These palsies can occur when pressure is put on the nerve or the nerve does not get enough blood.
People have double vision when they look in a certain direction, the eyelid droops, and the pupil may be widened (dilated).
Doctors do a neurologic examination and magnetic resonance imaging (MRI) or computed tomography (CT) of the brain.
Treatment depends on the cause.
(See also Overview of the Cranial Nerves Overview of the Cranial Nerves Twelve pairs of nerves—the cranial nerves—lead directly from the brain to various parts of the head, neck, and trunk. Some of the cranial nerves are involved in the special senses (such as seeing... read more .)
Palsy refers to paralysis, which can range from partial to complete.
The most common causes of 3rd cranial nerve palsy are
Compression tends to result from serious disorders, such as
A bulge (aneurysm Aneurysms of Arteries in the Arms, Legs, and Heart An aneurysm is a bulge (dilation) in the wall of an artery. (See also Aortic Branch Aneurysms and Brain Aneurysms.) Aneurysms may occur in any artery. Aneurysms are most common in the aorta... read more ) in an artery supplying the brain
Herniation occurs when the brain is forced downward through a small natural opening in the sheets of tissue that separate the brain into compartments. Herniation may result from bleeding (sometimes caused by a head injury Overview of Head Injuries Head injuries that involve the brain are particularly concerning. Common causes of head injuries include falls, motor vehicle crashes, assaults, and mishaps during sports and recreational activities... read more ), a tumor, or another mass in the brain.
Inadequate blood flow is more common and usually less serious. It typically results from
Other disorders that affect blood vessels, such as a bulge in an artery (aneurysm Aneurysms of Arteries in the Arms, Legs, and Heart An aneurysm is a bulge (dilation) in the wall of an artery. (See also Aortic Branch Aneurysms and Brain Aneurysms.) Aneurysms may occur in any artery. Aneurysms are most common in the aorta... read more ) that carries blood to the brain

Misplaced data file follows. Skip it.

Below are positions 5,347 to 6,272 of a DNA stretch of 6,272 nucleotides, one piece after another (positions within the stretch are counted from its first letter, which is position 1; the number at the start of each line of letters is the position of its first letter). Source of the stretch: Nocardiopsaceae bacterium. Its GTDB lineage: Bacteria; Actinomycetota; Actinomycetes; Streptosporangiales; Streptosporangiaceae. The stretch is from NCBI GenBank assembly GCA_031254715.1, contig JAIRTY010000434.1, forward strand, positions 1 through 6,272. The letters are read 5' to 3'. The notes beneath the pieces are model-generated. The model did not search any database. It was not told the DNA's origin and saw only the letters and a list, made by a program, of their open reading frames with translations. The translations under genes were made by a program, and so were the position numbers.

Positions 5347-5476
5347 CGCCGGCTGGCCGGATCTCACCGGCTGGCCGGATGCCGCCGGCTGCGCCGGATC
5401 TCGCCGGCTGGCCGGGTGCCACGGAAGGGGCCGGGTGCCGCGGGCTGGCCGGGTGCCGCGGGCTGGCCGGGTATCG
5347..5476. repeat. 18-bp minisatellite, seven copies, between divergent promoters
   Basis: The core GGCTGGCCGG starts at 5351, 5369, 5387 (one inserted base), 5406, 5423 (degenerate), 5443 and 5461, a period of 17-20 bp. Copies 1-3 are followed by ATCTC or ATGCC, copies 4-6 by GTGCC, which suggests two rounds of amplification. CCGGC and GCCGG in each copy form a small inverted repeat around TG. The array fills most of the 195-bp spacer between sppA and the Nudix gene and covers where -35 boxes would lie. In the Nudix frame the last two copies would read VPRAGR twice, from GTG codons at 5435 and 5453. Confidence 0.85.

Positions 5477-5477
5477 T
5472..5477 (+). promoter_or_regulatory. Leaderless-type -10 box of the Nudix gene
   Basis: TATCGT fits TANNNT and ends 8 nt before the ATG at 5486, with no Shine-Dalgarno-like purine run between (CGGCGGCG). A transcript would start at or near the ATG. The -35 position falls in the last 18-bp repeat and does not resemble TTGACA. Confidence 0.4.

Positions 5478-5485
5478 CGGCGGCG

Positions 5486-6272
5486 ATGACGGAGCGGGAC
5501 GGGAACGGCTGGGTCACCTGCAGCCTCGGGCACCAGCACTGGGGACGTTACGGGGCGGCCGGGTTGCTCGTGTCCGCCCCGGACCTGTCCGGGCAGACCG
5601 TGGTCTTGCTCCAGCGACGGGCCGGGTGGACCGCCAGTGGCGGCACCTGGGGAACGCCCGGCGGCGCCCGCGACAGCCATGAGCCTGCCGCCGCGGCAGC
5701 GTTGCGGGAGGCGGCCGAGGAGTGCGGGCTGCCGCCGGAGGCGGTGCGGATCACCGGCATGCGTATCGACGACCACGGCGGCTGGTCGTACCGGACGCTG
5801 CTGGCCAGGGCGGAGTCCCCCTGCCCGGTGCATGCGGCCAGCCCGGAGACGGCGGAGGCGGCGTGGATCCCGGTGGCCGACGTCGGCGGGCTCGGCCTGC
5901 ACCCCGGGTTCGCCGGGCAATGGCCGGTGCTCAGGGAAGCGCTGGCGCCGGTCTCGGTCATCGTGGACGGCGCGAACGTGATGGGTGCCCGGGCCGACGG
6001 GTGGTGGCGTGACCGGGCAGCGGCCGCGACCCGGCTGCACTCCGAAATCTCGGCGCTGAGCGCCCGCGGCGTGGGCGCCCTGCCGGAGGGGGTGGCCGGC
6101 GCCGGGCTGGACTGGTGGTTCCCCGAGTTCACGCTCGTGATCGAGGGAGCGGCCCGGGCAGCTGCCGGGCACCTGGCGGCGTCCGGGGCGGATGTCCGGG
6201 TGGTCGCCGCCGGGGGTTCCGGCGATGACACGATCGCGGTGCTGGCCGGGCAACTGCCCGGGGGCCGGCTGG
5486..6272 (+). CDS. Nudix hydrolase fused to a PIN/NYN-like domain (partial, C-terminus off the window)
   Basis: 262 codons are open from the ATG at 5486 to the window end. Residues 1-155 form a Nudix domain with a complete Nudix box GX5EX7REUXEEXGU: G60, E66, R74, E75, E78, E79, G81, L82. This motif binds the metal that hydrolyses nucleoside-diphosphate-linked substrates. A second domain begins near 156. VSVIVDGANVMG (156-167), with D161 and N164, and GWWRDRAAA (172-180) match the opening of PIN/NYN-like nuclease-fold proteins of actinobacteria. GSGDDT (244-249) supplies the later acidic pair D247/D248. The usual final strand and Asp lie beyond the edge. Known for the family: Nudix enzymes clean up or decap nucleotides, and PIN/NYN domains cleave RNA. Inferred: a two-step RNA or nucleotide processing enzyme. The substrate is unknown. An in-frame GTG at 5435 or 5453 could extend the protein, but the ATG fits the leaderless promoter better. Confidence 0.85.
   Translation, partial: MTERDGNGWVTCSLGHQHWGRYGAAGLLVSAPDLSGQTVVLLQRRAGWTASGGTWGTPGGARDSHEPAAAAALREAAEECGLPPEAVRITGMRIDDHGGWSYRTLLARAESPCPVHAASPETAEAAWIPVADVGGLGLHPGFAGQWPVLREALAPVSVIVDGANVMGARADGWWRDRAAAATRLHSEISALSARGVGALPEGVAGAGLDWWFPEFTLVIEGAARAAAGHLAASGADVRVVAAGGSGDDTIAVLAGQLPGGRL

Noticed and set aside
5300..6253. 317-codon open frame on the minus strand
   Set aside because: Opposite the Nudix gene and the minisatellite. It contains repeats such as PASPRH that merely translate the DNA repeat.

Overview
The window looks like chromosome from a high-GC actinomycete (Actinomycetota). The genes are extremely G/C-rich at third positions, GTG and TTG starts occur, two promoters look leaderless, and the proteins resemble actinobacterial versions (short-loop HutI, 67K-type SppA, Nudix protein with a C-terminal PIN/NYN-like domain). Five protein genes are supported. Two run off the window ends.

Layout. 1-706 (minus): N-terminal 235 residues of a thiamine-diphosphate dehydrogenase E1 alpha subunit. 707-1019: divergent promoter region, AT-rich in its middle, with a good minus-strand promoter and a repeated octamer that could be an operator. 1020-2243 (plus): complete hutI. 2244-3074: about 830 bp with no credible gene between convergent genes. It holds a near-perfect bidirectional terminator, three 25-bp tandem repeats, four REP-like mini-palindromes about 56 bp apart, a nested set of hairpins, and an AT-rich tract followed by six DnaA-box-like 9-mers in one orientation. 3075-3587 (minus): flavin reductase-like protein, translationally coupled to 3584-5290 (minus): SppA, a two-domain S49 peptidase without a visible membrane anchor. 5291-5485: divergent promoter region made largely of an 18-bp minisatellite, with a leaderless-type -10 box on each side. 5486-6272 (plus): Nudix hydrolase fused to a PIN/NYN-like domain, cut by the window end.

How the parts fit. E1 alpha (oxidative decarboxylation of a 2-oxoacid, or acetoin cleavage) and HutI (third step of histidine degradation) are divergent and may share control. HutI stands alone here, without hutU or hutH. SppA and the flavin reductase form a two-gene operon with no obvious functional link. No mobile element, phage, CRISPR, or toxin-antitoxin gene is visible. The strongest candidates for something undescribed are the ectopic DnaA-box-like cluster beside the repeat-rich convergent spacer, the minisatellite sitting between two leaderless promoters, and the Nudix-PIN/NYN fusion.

The affected eye turns slightly outward and downward when the unaffected eye looks straight ahead, causing double vision. The affected eye may turn inward very slowly and may move only to the middle when looking inward. It cannot move up and down. Because the 3rd cranial nerve also raises the eyelids and controls the pupils, the eyelid droops. The pupil may be normal or be widened (dilated) and may not narrow (constrict) in response to light. The pupil is often affected when the cause is compression of the nerve.
The disorder causing the palsy may worsen, resulting in a serious, life-threatening condition. For example, a severe headache may occur suddenly, or a person may become increasingly drowsy or less responsive. In such cases, the cause may be a ruptured aneurysm, which then bleeds. People may go into a coma. In such people, dilation of both pupils and lack of response to light by both pupils indicates deep coma and possibly brain death Brain Death Brain death is the permanent loss of brain activity. As a result, people cannot breathe or maintain other vital functions on their own, and they permanently lose all awareness and capacity for... read more .
The diagnosis of 3rd cranial nerve palsy is based on results of a neurologic examination Neurologic Examination When a neurologic disorder is suspected, doctors usually evaluate all of the body systems during the physical examination, but they focus on the nervous system. Examination of the nervous system—the... read more .
Magnetic resonance imaging (MRI) or computed tomography (CT) of the brain is done to identify the cause.
If the pupil is affected or if symptoms suggest a serious underlying disorder, brain MRI or CT is done immediately.
If a ruptured aneurysm is suspected, CT (or MRI) is done immediately. If CT (or MRI) does not detect blood, a spinal tap Spinal Tap Diagnostic procedures may be needed to confirm a diagnosis suggested by the medical history and neurologic examination. Electroencephalography (EEG) is a simple, painless procedure in which... read more (lumbar puncture), magnetic resonance angiography Magnetic resonance angiography (MRA) In magnetic resonance imaging (MRI), a strong magnetic field and very high frequency radio waves are used to produce highly detailed images. MRI does not use x-rays and is usually very safe... read more , CT angiography CT angiography In computed tomography (CT), which used to be called computed axial tomography (CAT), an x-ray source and x-ray detector rotate around a person. In modern scanners, the x-ray detector usually... read more , or cerebral angiography Angiography In angiography, x-rays are used to produce detailed images of blood vessels. It is sometimes called conventional angiography to distinguish it from computed tomography (CT) angiography and magnetic... read more is done.